Marty’s had a little bit of a holiday for the past week, as unfortunately my back has been too sore to do much with him beyond his daily care (feed and scratchies are all that Martys need, anyway). He is being a very sweet mule at the moment, though. Just very friendly and curious and in my pocket. It’s nice!

The other day he had a big cut on his forehead, just below his forelock, and although he was happy for me to rub my hand over the area he got all affronted when I tried to examine it further, and wouldn’t put his head down low enough. I assumed he was embarrassed to have me fussing over him with his buddies looking on so, naturally, I adopted full-on baby talk.
“Awww, who’s mummy’s little soldier?” I cooed. “Have you got an ouchie boo-boo on your head? Mummy kiss it better.”
He pretended he hated it, but secretly he loved it. That mule loves attention. And it worked, because he stopped flailing his head around and lowered it so that I could inspect his attempted scalping and see that it was nothing to worry about after all. Of course, how he got it is another question, but I suspect that it has something to do with the blackthorn hedge and the decorative brambles that Cash was wearing, rather fetchingly, in his mane and tail. Boys are always up to no good.

After the saddle fiasco, I’ve decided to go right back to the beginning and work on getting him completely solid with having things flapped on, over, and around his back. Although I’ve done plenty of this before, I have been too nicey-nicey about it: Ben says I need to be more matter-of-fact in my approach. What we think has happened is that Marty has learned to tolerate ropes and blankets and saddles as long as they are carefully presented to him (with me anxiously asking, via body language, “Is this oki? Is this oki?”), but if anything is done clumsily – as will inevitably happen – then he can’t always handle it. So I’ve been casually flicking leadropes over his back whenever I handle him, and have begun to do the same with the nummnah.

Something I noticed during an arena session was that I could flick ropes or nummnahs over him while he was standing still, and then do the same with him walking around, and he would be fine; but then we’d take a break, and when I resumed the session he would flinch and we’d have to start over again. Ben suggested that I keep throwing the nummnah over Marty’s back, but not to stop until he’d made a physical change – in this case, I was to wait until he’d stopped swishing his tail. As soon as that happened, I stopped with the nummnah. When I started up again after a few minutes, he calmly accepted it – no flinching. It would seem that he is very, very good at soaking things up. With a horse, being able to walk them around while all this goes on would usually be a sign that they were oki with it, and I assumed the same was true of Marty. But as is always the case, that mule requires me to look, learn and try harder. This is not a bad thing!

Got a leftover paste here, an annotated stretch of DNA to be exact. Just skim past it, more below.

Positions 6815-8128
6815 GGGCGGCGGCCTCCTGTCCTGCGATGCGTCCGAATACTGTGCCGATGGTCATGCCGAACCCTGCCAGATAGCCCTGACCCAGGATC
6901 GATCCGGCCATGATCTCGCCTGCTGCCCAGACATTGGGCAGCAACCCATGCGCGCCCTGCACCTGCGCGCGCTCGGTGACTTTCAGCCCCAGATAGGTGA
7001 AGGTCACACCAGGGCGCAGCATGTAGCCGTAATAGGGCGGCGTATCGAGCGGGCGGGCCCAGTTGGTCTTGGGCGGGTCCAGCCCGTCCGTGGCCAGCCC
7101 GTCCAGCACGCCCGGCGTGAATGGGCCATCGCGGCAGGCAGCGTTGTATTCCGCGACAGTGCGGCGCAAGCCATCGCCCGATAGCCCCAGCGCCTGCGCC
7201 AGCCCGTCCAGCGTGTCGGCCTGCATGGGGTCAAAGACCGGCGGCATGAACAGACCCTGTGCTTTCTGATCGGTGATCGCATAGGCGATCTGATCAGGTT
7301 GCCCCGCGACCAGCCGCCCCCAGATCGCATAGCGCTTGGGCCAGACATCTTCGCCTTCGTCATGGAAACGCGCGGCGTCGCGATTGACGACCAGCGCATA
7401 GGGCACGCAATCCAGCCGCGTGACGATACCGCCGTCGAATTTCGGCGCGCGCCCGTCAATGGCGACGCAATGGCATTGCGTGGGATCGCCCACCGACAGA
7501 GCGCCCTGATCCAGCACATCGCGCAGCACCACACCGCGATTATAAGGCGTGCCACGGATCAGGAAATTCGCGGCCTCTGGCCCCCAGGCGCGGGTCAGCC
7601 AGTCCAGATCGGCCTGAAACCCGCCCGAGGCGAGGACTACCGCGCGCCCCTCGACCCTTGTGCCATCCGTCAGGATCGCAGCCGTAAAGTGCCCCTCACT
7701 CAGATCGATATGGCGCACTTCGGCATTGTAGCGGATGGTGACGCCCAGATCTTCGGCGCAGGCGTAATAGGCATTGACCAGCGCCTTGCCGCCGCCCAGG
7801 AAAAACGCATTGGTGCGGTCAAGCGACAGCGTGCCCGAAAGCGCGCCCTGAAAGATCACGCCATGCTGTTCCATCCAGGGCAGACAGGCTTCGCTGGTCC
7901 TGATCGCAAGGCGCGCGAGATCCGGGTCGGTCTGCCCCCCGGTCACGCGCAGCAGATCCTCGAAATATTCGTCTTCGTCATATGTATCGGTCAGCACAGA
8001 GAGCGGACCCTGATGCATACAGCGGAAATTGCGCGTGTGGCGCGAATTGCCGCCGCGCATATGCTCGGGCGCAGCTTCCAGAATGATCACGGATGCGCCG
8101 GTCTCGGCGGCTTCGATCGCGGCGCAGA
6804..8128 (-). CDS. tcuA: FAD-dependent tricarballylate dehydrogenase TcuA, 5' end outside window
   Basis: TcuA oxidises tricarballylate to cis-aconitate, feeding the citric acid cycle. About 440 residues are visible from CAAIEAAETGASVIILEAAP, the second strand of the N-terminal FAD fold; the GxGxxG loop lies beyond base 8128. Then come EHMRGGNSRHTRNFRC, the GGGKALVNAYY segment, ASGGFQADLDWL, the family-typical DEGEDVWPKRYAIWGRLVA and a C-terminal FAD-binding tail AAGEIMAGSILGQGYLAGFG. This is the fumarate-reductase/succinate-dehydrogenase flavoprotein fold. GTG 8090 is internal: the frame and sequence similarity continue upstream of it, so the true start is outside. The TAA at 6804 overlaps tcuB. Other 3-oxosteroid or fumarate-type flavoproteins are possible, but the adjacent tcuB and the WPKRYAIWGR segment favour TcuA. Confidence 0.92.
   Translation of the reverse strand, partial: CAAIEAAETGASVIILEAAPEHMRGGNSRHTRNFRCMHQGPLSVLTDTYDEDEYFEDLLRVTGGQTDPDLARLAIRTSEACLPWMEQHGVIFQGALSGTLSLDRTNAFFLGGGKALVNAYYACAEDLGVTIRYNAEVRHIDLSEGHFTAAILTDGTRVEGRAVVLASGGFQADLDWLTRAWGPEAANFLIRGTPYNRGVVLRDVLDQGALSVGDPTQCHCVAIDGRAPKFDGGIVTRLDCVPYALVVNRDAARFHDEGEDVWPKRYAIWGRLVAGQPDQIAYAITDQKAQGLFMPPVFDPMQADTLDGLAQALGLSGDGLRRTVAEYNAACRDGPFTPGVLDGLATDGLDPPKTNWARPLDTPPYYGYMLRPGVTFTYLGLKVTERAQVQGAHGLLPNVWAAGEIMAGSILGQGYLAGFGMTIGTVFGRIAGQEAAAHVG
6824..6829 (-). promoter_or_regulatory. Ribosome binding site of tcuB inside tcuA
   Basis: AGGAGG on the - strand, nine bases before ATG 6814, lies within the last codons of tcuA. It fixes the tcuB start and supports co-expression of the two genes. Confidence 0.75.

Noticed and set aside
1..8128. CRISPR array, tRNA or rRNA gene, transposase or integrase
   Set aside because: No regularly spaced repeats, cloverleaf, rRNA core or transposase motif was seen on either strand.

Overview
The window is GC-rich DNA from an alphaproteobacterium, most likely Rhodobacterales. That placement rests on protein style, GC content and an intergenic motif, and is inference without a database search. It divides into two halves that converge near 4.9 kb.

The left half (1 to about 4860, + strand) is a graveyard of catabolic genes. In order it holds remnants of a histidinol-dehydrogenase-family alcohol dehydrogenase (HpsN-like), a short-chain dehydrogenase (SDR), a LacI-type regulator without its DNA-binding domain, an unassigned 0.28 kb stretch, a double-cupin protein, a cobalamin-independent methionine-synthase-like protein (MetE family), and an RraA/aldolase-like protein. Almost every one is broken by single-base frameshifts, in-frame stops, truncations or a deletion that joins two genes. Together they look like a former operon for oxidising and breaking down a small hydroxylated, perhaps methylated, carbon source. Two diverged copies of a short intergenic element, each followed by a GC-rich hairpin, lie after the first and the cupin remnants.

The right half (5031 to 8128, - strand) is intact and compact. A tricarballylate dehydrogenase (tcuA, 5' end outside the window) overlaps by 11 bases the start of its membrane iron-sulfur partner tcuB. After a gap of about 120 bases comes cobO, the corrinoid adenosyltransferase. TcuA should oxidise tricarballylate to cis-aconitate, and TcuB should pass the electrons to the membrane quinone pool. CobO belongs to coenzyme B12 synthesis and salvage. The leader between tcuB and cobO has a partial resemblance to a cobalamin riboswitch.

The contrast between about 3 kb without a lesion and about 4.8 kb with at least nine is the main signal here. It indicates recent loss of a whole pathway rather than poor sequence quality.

I find desensitisation very difficult, because it’s a fine line between teaching the horse/mule to accept things or flooding them so that they turn inwards and shut down in order to deal with the trauma. You need to start in their comfort zone and then expand it – which I had failed to do. I’m very glad I have Ben to help me because I am not experienced enough to know the difference, although I am learning to read the signs of a shut-down animal. It’s quite scary how often a shut-down horse gets mistaken for a bombproof one! I suspect that what I’ve been reading as Marty ‘randomly’ reacting to stimuli is actually just him reaching his limit.

I got this mule a year ago with the intention of training him; I never realised that our roles would be reversed, and that it would be him who was training me.

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